5. Break it down in to chunks. You’ve heard this one before, too. So let’s take it a bit further: look at the big picture and have a plan. Work 10 minutes at a time, with plenty of breaks (or if you find you can’t stop the momentum, go with it! Keep going until it’s done!). Set a timer and make it into a game of beat the clock.

There’s lots of ways to help you get through the banality of chores, especially those that seem never-ending, such as laundry, dishes, housework, paperwork.

What works for you? Share your tips in the Comment section below.

 


ADDA Conference! Early Registration Discount Ends 4-18-14!

Posted on April 14, 2014

25th Anniversary International ADULT AD/HD ConferenceADDA graphic

Come to ADDA’s 25th Anniversary International ADULT AD/HD Conference!
July 24-27 in Orlando, Florida

ADDA is celebrating its 25th Anniversary in grand style.  The speaker lineup is amazing!  Over

50 professionals, including keynote speakers, Sari Solden, Tom Brown, Ned Hallowell and

Rick Green, will be addressing virtually every topic that could be of interest to adults with ADHD.

** I will be presenting on The Secret Lives of Women with ADHD: What your Mother, Grandmother and Teachers Never Told You.

If you’re an adult with ADHD, if you live with an adult with ADHD or if you’re a professional serving adults

with ADHD, you do not want to miss ADDA’s 25th Anniversary International Adult ADHD Conference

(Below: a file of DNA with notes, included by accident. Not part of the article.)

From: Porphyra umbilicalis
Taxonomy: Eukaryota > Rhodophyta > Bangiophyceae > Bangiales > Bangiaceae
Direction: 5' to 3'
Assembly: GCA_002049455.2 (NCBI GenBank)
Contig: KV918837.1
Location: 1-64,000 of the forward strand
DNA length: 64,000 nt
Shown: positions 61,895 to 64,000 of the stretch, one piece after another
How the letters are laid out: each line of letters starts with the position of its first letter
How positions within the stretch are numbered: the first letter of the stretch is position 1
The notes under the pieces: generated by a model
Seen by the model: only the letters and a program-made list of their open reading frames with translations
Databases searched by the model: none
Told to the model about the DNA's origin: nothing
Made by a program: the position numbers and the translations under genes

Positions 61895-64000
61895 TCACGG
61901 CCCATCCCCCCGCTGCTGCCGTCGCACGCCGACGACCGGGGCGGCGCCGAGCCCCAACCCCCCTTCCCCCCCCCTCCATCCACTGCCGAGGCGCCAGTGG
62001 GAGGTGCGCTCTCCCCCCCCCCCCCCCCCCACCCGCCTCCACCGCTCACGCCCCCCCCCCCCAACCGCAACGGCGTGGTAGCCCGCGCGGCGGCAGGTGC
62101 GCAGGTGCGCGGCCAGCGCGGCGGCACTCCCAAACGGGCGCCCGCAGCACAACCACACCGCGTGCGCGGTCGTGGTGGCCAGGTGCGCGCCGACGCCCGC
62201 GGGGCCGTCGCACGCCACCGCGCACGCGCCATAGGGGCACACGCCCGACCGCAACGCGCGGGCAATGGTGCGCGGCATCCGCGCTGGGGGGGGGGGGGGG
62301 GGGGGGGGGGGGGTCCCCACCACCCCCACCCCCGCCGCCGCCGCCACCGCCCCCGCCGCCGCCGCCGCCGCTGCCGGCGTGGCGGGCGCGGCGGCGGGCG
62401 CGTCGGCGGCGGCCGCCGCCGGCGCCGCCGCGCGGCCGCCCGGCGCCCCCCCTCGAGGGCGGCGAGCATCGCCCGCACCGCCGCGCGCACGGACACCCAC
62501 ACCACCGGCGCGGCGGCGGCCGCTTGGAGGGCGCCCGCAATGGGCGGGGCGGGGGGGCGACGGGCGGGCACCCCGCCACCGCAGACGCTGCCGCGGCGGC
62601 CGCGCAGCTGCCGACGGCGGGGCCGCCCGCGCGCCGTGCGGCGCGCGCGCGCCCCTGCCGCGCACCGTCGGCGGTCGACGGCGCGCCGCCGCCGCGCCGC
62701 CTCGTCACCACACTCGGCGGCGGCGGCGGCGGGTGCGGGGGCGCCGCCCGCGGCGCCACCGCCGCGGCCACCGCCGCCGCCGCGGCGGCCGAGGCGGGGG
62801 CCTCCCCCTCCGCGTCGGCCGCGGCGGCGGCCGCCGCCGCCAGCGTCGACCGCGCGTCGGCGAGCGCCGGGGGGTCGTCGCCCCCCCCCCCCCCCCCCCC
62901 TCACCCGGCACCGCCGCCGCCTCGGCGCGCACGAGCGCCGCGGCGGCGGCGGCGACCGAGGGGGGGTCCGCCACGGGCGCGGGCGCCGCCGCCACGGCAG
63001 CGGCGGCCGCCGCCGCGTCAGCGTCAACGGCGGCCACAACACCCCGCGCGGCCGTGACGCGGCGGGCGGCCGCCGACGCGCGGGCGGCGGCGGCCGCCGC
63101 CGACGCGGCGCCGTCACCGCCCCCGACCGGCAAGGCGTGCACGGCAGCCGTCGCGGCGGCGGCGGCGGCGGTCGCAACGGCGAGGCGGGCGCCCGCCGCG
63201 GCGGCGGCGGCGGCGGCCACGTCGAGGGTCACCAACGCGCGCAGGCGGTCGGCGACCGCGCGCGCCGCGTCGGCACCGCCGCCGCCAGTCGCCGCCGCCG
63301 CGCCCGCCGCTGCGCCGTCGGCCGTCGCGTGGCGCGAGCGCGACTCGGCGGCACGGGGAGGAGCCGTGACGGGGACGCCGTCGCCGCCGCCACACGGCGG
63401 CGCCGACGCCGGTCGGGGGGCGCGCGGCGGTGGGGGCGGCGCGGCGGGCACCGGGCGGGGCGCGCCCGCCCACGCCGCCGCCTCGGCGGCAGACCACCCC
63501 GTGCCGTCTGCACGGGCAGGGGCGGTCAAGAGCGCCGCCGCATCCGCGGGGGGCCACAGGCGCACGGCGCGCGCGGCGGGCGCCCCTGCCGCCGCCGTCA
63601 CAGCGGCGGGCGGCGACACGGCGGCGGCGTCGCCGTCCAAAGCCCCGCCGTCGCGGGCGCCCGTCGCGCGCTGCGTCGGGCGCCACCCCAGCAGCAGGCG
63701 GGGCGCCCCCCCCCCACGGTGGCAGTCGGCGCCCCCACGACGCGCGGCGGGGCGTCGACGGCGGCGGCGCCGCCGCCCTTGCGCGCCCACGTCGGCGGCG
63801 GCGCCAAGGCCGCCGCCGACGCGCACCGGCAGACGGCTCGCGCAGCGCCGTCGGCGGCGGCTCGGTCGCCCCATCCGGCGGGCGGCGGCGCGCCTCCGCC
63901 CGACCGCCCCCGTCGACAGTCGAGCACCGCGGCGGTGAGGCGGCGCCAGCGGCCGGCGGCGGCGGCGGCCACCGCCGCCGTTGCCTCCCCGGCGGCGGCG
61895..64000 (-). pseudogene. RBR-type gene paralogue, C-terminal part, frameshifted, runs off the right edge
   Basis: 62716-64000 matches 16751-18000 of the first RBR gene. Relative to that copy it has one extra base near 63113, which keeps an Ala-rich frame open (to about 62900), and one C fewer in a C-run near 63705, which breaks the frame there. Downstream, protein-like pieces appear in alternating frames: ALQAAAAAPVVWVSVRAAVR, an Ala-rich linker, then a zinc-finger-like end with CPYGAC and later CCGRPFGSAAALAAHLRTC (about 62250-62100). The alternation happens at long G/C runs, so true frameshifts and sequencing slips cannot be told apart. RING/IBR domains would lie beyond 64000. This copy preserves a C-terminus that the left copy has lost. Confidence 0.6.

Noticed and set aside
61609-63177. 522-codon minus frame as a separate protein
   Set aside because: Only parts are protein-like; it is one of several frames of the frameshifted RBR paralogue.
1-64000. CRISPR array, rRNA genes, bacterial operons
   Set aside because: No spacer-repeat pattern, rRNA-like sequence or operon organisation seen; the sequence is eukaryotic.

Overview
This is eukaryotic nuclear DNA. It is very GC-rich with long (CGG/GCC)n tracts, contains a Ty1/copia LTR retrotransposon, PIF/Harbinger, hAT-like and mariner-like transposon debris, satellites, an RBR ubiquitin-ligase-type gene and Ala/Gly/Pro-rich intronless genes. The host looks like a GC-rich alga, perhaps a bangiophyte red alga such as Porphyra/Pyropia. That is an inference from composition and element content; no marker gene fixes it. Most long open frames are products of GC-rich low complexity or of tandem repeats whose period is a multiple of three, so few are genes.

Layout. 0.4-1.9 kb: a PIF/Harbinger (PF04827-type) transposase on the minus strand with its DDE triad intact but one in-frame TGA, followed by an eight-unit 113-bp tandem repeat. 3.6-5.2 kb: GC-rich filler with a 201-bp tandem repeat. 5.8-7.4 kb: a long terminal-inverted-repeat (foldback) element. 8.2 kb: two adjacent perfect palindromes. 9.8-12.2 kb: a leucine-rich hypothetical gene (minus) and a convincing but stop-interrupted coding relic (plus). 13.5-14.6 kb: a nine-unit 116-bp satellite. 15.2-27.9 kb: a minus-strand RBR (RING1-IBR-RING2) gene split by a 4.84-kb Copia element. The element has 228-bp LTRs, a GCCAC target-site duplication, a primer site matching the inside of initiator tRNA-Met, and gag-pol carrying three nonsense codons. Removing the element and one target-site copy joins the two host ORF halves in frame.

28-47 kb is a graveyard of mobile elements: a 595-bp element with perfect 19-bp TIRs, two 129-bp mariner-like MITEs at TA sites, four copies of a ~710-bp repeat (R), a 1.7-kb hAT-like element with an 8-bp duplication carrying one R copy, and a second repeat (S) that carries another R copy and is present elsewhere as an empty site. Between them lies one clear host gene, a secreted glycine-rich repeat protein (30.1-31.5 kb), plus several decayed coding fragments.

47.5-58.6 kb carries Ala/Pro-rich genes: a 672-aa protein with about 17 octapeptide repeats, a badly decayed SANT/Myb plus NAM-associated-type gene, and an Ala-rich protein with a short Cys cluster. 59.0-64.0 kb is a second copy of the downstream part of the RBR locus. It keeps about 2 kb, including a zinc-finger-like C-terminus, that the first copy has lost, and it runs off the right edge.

in Orlando, Florida.

Discounted rates for Early Registration (before April 18, 2014) !!

Register TODAY HERE!

 


Do You Get Songs Stuck in your Head?

Posted on April 07, 2014

EarwormA1

 

Do you get music stuck in your head? I do. So I started reading up on it. I’m not sure how much this has to do with ADD, but a lot of people (with ADD) whom I queried  complain of this awful phenomenon, which is often referred to as “earworms.”

According to Wikipedia, “An earworm is a catchy piece of music that continually repeats through a person’s mind after it is no longer playing. Phrases used to describe an earworm include musical imagery repetitioninvoluntary musical imagery, and stuck song syndrome.”

My quick research via Google showed that earworms, though common in general, are thought to be more common in people with OCD. So what does this have to do with ADD? I’m getting to it…

Having intrusive thoughts and earworms would seem to be similar experiences. The ADD brain, in its search to find stimuli, often finds its way to obsessive worrying, ruminating and as we all know, addictive brain- locking activities like computer games (think…grrrr…Candy Crush), TV, shopping, eating, gambling and more.

In our search for mental stimuli, then, it would make sense that our brains would search for something at all times in order to feed it’s unrelenting hunger for stimulation.  Perhaps that’s why many of us find earworms the perfect, yet, totally frustrating solution.

My earworm of the day, which is driving me mad, is the bridge in Chicago’s I’ve Been Searching so Long:

I’ve been searchin’

So long

To find an answer

Now I know my life has meaning…

How about you? What song is stuck in your head right this very minute? Share your nightmare in the comment section below.